Weekly Economic Review | April 25 , 2022 | Stephens

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Weekly Economic Review | April 25 , 2022

Apr 25, 2022

The Labor Department reported that initial jobless claims edged lower last week. The very low level of claims are hovering near their historical low point and point to the extreme tightness in the labor market. Growing wages, the declining savings rate and the ending of expected stimulus checks are enticing workers back to the job market. Claims in regular state programs decreased 2,000 to 184,000 for the week ending April 16th, after reporting 186,000 initial claims the prior week. The four- week moving average rose to 177,250 from 172,750 the prior week. The total number of people continuing to receive regular ongoing state benefits, a report which is lagged one week, decreased 58,000 to 1.417 million for the week ending April 9th.

The National Association of Home Builders/Wells Fargo reported housing sentiment pulled back to 77 in April from 79 in March. This is the fourth straight monthly drop and the lowest level since September. Housing affordability is an increasing concern as the combination of surging mortgage rates, rising home prices and labor and supply constraints push material costs higher.

The Commerce Department reported that housing starts unexpectedly rose in March to the highest level since 2006. The increase in starts reflects a very strong pace of multifamily home construction as builders replenish their inventory. Builders are catching up to demand, but continue to face a large backlog due to supply chain issues. Housing starts gained 0.3% in March to a 1,793,000 annualized rate following February’s 1,788,000 pace. Single-family starts retreated 1.7% in March with multi- family starts jumping 4.6%. Building permits, a gauge of future construction, rose 0.4% in March to a 1,873,000 pace.

The National Association of Realtors reported that existing home sales dropped in March to its slowest pace since June of 2020. The limited supply of properties, rising mortgage rates and high prices lowered buyers incentive to purchase. Contract closing, which usually occur a month or two after a contract is signed decreased 2.7% in March to a 5.77 million pace after dropping 8.6% in February. The median selling price increased to $375,300 from $359,300 in February.

The Fed released the latest rendition of the Beige Book, which is based on information collected through April 11, 2022. This report is published eight times each year. The tone of the report shows that economic activity grew at a moderate pace since mid-February. Several districts reported moderate employment gains despite hiring and retention challenges. Consumer spending accelerated among retail and non-financial service firms as COVID cases tapered across the country. Manufacturing activity was solid, but supply chain backlogs and labor market tightness elevated input costs. Commercial real estate activity accelerated modestly as office occupancy and retail activity increased. Agriculture conditions were mixed as farmers were supported by surging crop prices, but drought conditions were a challenge in some Districts. Outlooks for future growth were clouded by the uncertainty created by recent geopolitical developments and rising prices.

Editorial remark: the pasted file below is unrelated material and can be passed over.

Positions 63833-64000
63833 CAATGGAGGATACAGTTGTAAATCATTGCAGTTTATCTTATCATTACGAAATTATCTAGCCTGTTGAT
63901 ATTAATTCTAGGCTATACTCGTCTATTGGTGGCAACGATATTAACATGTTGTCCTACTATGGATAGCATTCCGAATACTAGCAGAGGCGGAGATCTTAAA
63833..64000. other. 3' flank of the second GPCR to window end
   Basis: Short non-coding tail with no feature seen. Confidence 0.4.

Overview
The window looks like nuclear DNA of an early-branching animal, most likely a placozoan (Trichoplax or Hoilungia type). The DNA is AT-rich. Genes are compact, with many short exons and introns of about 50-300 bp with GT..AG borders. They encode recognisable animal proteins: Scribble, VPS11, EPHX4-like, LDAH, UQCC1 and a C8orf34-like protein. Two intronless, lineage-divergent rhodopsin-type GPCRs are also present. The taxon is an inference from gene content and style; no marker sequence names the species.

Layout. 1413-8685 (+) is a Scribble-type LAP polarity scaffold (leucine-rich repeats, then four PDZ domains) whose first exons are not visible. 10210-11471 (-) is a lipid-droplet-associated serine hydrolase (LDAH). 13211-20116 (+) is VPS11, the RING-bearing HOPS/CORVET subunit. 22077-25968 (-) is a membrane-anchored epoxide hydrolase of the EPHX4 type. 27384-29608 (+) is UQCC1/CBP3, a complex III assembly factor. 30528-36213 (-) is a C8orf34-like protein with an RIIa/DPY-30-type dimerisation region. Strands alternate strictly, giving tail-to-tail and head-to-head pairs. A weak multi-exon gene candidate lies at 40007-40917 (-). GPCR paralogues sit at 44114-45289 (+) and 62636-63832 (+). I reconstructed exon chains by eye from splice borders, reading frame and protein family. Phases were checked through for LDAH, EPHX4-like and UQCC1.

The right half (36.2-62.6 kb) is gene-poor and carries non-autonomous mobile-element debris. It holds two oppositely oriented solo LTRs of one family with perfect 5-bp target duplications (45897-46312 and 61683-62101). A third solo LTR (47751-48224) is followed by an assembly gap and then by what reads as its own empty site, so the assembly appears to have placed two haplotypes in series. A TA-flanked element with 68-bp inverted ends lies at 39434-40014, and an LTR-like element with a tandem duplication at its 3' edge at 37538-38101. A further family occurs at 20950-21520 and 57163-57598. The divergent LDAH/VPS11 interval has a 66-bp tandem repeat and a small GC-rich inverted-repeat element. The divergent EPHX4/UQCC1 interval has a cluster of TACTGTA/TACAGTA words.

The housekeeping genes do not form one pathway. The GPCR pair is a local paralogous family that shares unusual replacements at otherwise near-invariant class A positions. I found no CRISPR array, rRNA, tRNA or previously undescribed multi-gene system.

The Conference Board reported the index of leading economic indicators rose 0.3% in March after gaining 0.6% in February. The gain was led by the strong labor data and the interest rate spread. The index was pulled lower by declining consumer expectations, ISM new orders and stock prices. The index of U.S. leading indicators is a gauge of the economic outlook for the next three to six months. The coincident index, a gauge of current economic activity, climbed 0.4% in March after gaining 0.4% in February.

The Mortgage Bankers Association reported the MBA index of mortgage applications continued to decline as mortgage rates climb. The index decreased 5.0% for the week ending April 15th after declining 1.3% the previous week. Refinancing applications decreased 7.7% to 1,023 from 1,109 the prior week. Home purchase mortgage applications decreased 3.0% to 254.0. The average contract rate on a 30-year fixed-rate mortgage increased to 5.20% from 5.13% the prior week for a 30-year fixed rate loan.


Friday’s yields for the 2-, 5-, 10- & 30-year Treasury benchmarks securities were 2.67%, 2.93%, 2.90%, and 2.94%. The 2yr/5yr, 5yr/10yr, 10yr/30yr and 2yr/30yr spreads closed at 26, -3, 4, and 27 basis points respectively.

About the Expert

Troy Clark

Senior Vice President, Fixed Income Strategist, Fixed Income Sales & Trading

Mr. Clark has been in investment banking since 1983. He is a Chartered Financial Analyst. He has been a fixed income strategist at Stephens Inc. since 1996, developing investment strategies, policies and procedures for institutions consistent with overall asset/liability management.

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Source: Bloomberg L.P.
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